Ivory Coast cocoa farmers welcome heavy rains after brief drought


By Loucoumane Coulibaly

ABIDJAN, September 20 (Reuters)Above-average rains were recorded in most cocoa growing areas of Côte d’Ivoire last week, boosting the potential for high-yielding crops before the marketing season if accompanied by occasional dry spells, said Monday farmers.

Côte d’Ivoire, the world’s largest producer of cocoa, is heading towards the end of its rainy season from April to mid-November when the showers are abundant.

Cocoa production requires heavy rains with intervals of sunny periods for the growth and drying of the beans.

Farmers in the central regions of Bongouanou, Yamoussoukro and Daloa welcomed last week’s rains, which followed a period of dry weather the previous week.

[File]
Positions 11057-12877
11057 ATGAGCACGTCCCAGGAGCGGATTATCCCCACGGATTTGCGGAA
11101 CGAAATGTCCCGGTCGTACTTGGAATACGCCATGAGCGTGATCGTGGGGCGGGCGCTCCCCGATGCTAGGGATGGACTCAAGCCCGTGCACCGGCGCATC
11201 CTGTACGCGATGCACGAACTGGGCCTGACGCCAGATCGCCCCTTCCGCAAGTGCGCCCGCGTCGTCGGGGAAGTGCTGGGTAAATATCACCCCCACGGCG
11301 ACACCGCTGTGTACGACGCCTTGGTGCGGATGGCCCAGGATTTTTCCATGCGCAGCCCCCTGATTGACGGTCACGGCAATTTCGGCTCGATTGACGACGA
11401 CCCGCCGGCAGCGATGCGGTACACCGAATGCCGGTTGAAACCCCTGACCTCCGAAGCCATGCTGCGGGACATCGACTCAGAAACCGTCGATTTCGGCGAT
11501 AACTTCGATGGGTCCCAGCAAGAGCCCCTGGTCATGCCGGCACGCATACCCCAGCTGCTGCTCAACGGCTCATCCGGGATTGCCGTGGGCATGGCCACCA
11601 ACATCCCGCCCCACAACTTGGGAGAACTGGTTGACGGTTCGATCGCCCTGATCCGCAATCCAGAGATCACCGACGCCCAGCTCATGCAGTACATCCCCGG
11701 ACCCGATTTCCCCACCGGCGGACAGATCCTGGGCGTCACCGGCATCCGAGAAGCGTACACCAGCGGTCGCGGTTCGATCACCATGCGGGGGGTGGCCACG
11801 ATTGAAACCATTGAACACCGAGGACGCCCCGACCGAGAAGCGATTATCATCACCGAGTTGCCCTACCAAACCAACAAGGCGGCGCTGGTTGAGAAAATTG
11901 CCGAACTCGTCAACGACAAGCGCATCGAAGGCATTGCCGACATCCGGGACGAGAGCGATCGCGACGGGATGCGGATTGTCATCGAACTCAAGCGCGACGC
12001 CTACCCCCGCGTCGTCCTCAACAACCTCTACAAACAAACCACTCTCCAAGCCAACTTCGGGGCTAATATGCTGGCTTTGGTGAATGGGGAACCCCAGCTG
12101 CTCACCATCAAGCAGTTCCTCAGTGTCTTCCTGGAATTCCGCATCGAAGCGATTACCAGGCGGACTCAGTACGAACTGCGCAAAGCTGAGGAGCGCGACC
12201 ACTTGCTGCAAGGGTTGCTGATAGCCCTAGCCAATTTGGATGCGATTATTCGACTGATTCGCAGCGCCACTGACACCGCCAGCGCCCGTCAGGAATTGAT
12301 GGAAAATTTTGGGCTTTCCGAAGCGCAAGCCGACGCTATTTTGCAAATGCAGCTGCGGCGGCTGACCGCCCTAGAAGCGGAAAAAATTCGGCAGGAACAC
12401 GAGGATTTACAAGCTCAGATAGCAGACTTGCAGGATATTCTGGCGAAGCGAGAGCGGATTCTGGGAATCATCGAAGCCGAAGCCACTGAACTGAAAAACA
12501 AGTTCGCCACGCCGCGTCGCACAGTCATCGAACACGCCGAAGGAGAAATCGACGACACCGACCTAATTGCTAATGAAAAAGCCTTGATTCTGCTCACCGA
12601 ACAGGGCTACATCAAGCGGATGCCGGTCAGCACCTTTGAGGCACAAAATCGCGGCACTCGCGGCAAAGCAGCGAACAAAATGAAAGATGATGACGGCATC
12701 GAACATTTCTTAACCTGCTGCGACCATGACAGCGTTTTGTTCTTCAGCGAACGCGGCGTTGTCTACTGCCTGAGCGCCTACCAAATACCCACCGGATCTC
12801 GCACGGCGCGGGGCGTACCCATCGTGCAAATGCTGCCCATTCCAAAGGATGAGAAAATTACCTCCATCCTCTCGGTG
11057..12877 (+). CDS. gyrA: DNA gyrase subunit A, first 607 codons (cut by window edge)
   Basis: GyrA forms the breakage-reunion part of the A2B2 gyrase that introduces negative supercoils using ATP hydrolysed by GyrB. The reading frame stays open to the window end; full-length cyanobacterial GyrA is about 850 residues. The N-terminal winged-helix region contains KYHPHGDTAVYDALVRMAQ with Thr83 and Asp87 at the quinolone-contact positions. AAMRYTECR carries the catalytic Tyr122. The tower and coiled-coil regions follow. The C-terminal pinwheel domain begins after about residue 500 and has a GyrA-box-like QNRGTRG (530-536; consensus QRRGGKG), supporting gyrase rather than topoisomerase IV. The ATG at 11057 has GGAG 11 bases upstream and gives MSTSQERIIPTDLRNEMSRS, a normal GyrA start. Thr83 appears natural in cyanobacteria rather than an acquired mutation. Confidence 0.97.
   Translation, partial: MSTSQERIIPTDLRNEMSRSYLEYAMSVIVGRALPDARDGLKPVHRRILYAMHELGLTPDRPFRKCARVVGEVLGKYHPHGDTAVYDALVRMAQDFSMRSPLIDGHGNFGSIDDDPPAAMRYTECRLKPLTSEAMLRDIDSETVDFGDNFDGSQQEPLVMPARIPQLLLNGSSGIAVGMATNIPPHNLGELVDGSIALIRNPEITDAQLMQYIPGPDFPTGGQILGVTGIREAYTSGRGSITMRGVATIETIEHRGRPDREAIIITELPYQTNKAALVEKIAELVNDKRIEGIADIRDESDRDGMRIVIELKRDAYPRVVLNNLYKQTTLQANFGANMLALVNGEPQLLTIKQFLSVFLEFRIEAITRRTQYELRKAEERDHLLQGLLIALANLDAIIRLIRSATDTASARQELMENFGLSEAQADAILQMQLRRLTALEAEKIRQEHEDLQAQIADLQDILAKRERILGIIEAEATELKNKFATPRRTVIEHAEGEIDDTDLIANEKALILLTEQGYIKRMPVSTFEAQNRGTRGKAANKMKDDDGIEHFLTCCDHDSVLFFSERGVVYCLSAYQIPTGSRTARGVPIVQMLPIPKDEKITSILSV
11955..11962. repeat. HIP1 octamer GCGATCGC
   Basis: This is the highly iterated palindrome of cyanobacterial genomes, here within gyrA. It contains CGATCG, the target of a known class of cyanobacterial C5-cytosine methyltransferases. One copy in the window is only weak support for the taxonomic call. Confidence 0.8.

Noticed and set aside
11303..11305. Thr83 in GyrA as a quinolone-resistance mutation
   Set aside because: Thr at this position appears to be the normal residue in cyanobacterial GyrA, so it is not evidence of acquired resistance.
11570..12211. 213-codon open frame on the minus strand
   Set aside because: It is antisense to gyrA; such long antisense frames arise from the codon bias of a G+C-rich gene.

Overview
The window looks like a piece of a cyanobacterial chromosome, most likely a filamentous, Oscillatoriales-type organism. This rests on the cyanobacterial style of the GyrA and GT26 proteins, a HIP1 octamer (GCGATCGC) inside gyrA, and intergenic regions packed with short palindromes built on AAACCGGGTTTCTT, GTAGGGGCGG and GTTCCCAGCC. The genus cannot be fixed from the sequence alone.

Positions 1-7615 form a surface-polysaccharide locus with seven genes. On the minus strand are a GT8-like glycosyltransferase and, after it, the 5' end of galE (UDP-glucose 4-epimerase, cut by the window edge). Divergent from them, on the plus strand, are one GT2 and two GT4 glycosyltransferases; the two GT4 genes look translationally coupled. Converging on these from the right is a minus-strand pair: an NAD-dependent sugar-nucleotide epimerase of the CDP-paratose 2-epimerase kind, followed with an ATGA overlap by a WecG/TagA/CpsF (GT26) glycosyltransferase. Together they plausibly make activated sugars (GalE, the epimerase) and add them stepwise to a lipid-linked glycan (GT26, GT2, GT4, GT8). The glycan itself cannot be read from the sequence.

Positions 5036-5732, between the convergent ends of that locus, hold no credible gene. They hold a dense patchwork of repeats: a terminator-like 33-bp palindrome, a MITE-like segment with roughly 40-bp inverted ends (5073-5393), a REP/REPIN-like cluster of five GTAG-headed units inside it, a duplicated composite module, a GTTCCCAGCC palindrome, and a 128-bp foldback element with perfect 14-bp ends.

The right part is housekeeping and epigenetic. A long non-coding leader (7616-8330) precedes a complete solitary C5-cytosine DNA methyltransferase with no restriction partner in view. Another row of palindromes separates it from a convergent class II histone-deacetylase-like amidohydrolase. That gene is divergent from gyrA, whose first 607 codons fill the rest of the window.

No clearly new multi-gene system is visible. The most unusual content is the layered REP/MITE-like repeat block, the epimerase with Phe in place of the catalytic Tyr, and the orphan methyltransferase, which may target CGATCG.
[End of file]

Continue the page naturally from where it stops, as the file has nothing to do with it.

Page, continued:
“The cocoa trees have received good moisture. The quality of the beans will be good until at least January,” said Albert N’Zue, who grows near Daloa, where 33.1 millimeters (mm) of rain fell during the week. last, 2.5 mm above average. .

But in the western region of Soubré, in the heart of Côte d’Ivoire’s cocoa belt, farmers warned that drier periods would be needed to prevent the beans from molding after harvest.

“We need more sun to improve the quality of the beans,” said Salame Koné, who grows near Soubré, where 46 (mm) fell last week, 27.2 mm above the five-year average.

Sunny or not, farmers across the country expect the harvest to resume in early October, when new producer prices are announced.

The average weekly temperature in Côte d’Ivoire ranged from 25.3 to 27.8 degrees Celsius last week.

(Report by Loucoumane Colibaly Editing by Cooper Inveen and David Evans)

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